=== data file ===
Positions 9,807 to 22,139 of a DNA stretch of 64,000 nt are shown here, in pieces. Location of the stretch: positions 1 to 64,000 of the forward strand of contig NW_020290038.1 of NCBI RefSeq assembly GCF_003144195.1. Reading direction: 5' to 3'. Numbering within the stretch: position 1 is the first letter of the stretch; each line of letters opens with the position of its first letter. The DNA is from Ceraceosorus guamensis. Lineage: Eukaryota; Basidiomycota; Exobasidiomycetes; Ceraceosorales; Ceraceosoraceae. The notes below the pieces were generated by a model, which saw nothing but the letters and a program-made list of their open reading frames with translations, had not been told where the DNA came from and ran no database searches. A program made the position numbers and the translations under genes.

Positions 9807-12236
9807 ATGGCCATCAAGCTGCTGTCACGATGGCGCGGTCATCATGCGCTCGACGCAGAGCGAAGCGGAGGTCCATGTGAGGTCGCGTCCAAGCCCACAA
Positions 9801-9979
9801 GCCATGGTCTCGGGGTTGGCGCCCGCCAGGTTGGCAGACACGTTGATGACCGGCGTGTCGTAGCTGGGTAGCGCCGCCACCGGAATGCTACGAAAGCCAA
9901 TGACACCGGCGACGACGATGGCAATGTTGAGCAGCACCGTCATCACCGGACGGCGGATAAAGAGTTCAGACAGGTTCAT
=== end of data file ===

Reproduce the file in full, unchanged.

Positions 9,807 to 22,139 of a DNA stretch of 64,000 nt are shown here, in pieces. Location of the stretch: positions 1 to 64,000 of the forward strand of contig NW_020290038.1 of NCBI RefSeq assembly GCF_003144195.1. Reading direction: 5' to 3'. Numbering within the stretch: position 1 is the first letter of the stretch; each line of letters opens with the position of its first letter. The DNA is from Ceraceosorus guamensis. Lineage: Eukaryota; Basidiomycota; Exobasidiomycetes; Ceraceosorales; Ceraceosoraceae. The notes below the pieces were generated by a model, which saw nothing but the letters and a program-made list of their open reading frames with translations, had not been told where the DNA came from and ran no database searches. A program made the position numbers and the translations under genes.

Positions 9807-12236
9807 ATGGCCATCAAGCTGCTGTCACGATGGCGCGGTCATCATGCGCTCGACGCAGAGCGAAGCGGAGGTCCATGTGAGGTCGCGTCCAAGCCCACAA
Positions 9801-9979
9801 GCCATGGTCTCGGGGTTGGCGCCCGCCAGGTTGGCAGACACGTTGATGACCGGCGTGTCGTAGCTGGGTAGCGCCGCCACCGGAATGCTACGAAAGCCAA
9901 TGACACCGGCGACGACGATGGCAATGTTGAGCAGCACCGTCATCACCGGACGGCGGATAAAGAGTTCAGACAGGTTCAT